For those not familiar with it, Dongjiadu is a lower middle-class neighborhood south of the Bund, near the last remains of Shanghai’s old city. It’s old by Shanghai standards – some of the building might date back three centuries, I’m told – and poor. It’s also in the way of Shanghai’s ongoing redevelopment and bulldozers – in recent weeks, for better or worse (and often, much to the worst), it’s been disappearing. I think there’s rather too much wailing and gnashing of teeth by preservationists who couldn’t be paid to live in those leaky and miserable tenements; on the other hand, there are pieces of history in there worth preserving, and they won’t be preserved.
I was down there earlier this week and the change is startling: a giant eraser seems to have been rubbed across whole city blocks. The other thing I found startling? The recycling.
Above, workers load bundles of pencil-thin re-bar ripped from the concrete and masonry that used to hold up the buildings that stood where they now work. Before it could be bundled, it had to be cleaned, of course – which means that somebody – many somebodies – were paid to pick off the masonry and concrete that still adhered to that steel. I asked the foreman where the steel was going – nearby Bao Steel? – and his answer surprised me: it was on its way to be re-melted at a nail factory. Possibly, some of those nails will return to Dongjiadu, where they’ll be used to secure moldings in the expensive residential highrises to be built in place of the old tenements.
What surprised me most about the recycling of Dongjiadu’s ruins is the intense localization of the processing. In my experience, Shanghai’s demolition scrap is typically packed and moved off-site as quickly as possible. But something unusual is happening in Dongjiadu: there are two (and probably more) scrap yards that have appeared in the footprints of demolished buildings. Not only that, these scrap yards have processing equipment devoted to cutting the structural steel and other metal recyclables being generated nearby (they’ll get more for the metal when they sell it up the chain if it’s been pre-processed). In effect, Dongjiadu is consuming itself.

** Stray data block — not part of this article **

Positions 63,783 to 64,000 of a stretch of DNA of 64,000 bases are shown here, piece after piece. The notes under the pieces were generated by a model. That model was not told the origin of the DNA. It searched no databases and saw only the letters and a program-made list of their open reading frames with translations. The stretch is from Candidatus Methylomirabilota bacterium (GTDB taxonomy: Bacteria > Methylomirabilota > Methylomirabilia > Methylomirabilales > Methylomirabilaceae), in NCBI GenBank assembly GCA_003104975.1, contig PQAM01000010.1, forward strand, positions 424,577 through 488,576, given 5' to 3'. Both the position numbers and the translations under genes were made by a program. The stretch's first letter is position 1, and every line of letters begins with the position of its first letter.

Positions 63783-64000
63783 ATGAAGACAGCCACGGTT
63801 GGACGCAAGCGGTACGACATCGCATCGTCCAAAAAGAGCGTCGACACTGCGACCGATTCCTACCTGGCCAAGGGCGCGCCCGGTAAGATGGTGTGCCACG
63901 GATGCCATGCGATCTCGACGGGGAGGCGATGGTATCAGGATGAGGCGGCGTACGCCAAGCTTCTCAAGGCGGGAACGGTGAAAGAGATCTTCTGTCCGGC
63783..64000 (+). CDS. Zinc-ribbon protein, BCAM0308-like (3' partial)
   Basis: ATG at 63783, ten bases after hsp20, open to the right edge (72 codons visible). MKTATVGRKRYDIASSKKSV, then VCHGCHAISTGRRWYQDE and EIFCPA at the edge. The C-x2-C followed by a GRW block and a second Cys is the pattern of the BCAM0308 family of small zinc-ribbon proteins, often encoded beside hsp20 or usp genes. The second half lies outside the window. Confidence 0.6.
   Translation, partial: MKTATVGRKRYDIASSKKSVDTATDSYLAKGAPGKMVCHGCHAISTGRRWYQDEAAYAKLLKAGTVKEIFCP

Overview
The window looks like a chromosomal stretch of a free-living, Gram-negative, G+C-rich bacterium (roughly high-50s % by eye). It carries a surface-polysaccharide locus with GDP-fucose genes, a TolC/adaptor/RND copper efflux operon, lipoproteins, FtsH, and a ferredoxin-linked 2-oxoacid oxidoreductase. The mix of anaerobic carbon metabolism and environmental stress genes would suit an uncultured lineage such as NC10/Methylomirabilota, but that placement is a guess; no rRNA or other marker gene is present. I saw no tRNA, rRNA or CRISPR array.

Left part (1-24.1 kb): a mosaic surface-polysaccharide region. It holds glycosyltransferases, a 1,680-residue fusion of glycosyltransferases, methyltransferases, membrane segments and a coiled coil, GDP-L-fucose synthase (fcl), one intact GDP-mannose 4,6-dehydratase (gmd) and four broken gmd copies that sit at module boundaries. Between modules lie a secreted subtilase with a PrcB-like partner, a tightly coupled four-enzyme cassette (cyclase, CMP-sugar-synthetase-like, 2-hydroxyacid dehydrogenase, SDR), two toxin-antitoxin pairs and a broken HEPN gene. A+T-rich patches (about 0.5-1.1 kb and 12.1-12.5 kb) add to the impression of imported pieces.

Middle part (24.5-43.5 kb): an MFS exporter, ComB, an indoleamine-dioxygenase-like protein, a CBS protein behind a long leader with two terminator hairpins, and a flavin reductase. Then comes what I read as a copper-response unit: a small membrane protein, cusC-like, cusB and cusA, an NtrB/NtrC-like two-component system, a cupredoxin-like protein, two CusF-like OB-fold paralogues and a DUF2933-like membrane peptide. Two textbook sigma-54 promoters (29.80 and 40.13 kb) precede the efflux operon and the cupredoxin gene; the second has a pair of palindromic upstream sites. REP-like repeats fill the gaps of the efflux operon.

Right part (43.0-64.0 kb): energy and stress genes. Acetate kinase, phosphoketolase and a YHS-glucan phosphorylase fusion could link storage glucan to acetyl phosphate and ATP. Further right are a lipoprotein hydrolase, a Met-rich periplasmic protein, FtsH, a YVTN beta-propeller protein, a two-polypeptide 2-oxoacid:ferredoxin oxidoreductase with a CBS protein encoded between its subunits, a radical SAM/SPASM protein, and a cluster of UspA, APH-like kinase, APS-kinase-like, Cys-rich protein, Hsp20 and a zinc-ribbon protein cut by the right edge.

Below, one of those yards in the footprint of an old tenement. I wasn’t able to get any closer, but it’s worth noting that the piece of equipment at the center of the yard is an alligator shear.
Below, to make things abundantly clear, a very powerful alligator shear photographed at a scrap yard in Wuxi.
Why is this important? I’m not sure that it is – but it is interesting if, like me, you’re interested in China’s waste stream and recycling economy. What we are witnessing here is nothing less than the mechanization of demolition recycling in Shanghai. As noted above, this kind of equipment is usually found in larger scrap yards (at least, in China), and not in the small-scale neighborhood operations found in places like Dongjiadu (that can’t afford machinery). Perhaps a larger operation moved an alligator shear into Dongjiadu on the occasion of its demolition. Or maybe one of the smaller yards secured enough cash to invest in one, realizing that there’s a lot of money to be made on the neighborhood’s demolition. And that’s really the point here: somebody is making a fortune recycling Dongjiadu’s ruins. Enough to be shearing the scrap on-site, rather than sell it to a bigger scrap yard up the line. Good for them, I suppose.
One last photo. While wandering the area I came across a pile of shoes beside a family gathering up cardboard and styrofoam. Textile recycling is a big business, and even Nike recycles shoes. But I must admit, I hadn’t ever seen scrap peddlers collecting shoes on a mass scale, before. And the shoes, I’m told, we’re pulled from Dongjiadu’s ruins.
The family that was collecting them told me that they sell for RMB .03 (roughly, US$.005) per kg to a plastics recycler in Hangzhou.